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Kaia Kater (b. Montreal, age 26)[1][2] is a Canadian singer-songwriter, guitar, piano and banjo player.

Kaia Kater
Kaia Kater.jpg
Kaia Kater July 2018
Background information
GenresFolk, Roots, Jazz, Americana, Indie
Instrumentsvoice, banjo, piano, guitar
LabelsSmithsonian Folkways Recordings (Outside Canada)


Kater was born in Montreal, where she spent her early childhood in Mile End.[2] She also lived in Wakefield, Ottawa and Winnipeg before attending Davis & Elkins college in Elkins, West Virginia on a banjo scholarship.[3][4] In Elkins, she also learned to flatfoot and deepened her knowledge of body percussion (hambone).[4] Her mother is from Quebec, and her father immigrated to Canada from Grenada as a teenager.

She grew up spending significant time in the North American folk music community, attending festivals, camps and conferences frequently during her teen years.[5]

Musical careerEdit

She released her first EP Old Soul in 2012, and her first full-length album Sorrow Bound in 2014.[6]

In 2016, she won the "Pushing the Boundaries" award at the 12th Canadian Folk Music Awards for her third album, Nine Pin.[7] The Guardian reviewed it as "tremendous" with four stars out of five.[8] Rolling Stone noted Kater's mixture of traditional banjo playing and "sobering, honest lyrics exploring all-too-current themes including poverty and racism...a quiet, yet powerful storm", naming her a "need to know" artist of 2016.[1]

In 2017 and 2018, Kater toured extensively, performing at venues and festivals throughout the United States, Canada, Europe and the United Kingdom, including a performance at the Kennedy Center, at the invitation of the Grammy Museum as part of a tribute to Pete Seeger.[9] She performed at the 2018 Newport Folk Festival, with Rolling Stone highlighting her performance as one of the '12 Best Things We Saw' [10] and Carnegie Hall announced her performance as part of Migrations: The Making of America in their 2018-2019 season.[11]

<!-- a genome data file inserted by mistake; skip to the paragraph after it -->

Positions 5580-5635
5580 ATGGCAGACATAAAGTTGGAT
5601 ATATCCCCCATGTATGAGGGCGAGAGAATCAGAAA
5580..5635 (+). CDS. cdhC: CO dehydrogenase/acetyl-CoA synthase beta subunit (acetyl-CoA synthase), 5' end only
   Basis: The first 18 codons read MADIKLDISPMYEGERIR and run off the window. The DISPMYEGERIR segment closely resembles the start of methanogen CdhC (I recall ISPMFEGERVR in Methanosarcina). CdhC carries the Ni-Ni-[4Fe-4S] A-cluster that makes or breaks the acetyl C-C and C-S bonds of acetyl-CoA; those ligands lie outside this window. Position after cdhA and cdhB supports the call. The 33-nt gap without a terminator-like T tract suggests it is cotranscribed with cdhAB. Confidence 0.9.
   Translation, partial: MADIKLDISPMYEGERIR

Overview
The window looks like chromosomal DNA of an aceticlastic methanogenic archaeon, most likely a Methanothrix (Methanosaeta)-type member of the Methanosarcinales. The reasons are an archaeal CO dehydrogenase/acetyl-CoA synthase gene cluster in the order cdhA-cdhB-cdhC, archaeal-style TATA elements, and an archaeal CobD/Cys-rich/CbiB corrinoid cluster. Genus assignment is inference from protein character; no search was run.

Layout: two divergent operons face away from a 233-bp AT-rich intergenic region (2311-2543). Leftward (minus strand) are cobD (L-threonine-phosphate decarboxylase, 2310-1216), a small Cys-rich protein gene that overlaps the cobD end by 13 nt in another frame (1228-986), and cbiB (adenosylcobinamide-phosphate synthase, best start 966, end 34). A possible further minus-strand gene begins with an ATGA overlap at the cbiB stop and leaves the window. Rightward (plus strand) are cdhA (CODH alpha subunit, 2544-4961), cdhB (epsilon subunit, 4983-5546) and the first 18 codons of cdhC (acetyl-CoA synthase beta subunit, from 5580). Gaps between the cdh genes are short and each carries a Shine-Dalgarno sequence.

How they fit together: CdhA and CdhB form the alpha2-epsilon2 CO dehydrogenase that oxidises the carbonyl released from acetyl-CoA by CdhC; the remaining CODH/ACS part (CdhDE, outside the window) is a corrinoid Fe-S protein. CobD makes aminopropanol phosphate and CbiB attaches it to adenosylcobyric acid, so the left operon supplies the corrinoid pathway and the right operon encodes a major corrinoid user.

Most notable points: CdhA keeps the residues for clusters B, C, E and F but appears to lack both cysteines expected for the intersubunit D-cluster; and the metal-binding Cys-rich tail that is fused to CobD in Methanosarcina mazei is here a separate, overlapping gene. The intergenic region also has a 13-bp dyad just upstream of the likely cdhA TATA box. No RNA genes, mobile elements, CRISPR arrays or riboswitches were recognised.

Kater's 2018 album, Grenades, explores her personal history, including the story of her father's childhood and journey to Canada.[12]

While influenced by folk music, Kater cites Nina Simone, Erykah Badu and Lauryn Hill as important voices in shaping the direction of her artistic, social and political expression.[13]


  1. ^ a b Stephen L. Betts (May 4, 2016), "10 New Country Artists You Need to Know: May 2016", Rolling Stone
  2. ^ a b Amara Thomas (December 14, 2017), "Kaia Kater's music is beautiful proof that banjos aren't just for hillbillies and the Confederacy", The Fader
  3. ^ "Ottawa acts vie for Canadian Folk Music Awards". Ottawa Citizen. 2016-09-22. Retrieved 2018-10-11.
  4. ^ a b Deutsch, Joni. "Kaia Kater: A Portrait of a Young Quebecalachian". Retrieved 2018-10-11.
  5. ^ "How the banjo helped Kaia Kater understand her Afro-Caribbean roots | CBC Radio". CBC. Retrieved 2018-10-11.
  6. ^ "Kaia Kater". Retrieved 2018-10-11.
  7. ^ 2016 Canadian Folk Music Awards recipients announced, Canadian Folk Music Awards, December 4, 2016
  8. ^ Neil Spencer (August 28, 2016), "Kaia Kater: Nine Pin review – where bluegrass meets Nina Simone", The Guardian, Manchester UK
  9. ^ "Kaia Kater To Perform In Pete Seeger Tribute At Kennedy Center". Quicksilver Productions. Retrieved 2018-10-11.
  10. ^ Doyle, Jonathan Bernstein,Patrick (2018-07-30). "Newport Folk Festival 2018: 12 Best Things We Saw". Rolling Stone. Retrieved 2018-10-11.
  11. ^ "Karine Polwart Kaia Kater - 3/23/2019 9 PM". Retrieved 2018-10-11.
  12. ^ "Shifting gear, digging roots - SOCAN Words and Music". SOCAN Words and Music. 2018-09-26. Retrieved 2018-10-11.
  13. ^ "Kaia Kater Explores The Heavenly and The Sinister on "Saint Elizabeth"". Noisey. 2016-06-20. Retrieved 2018-10-11.

Further readingEdit

External linksEdit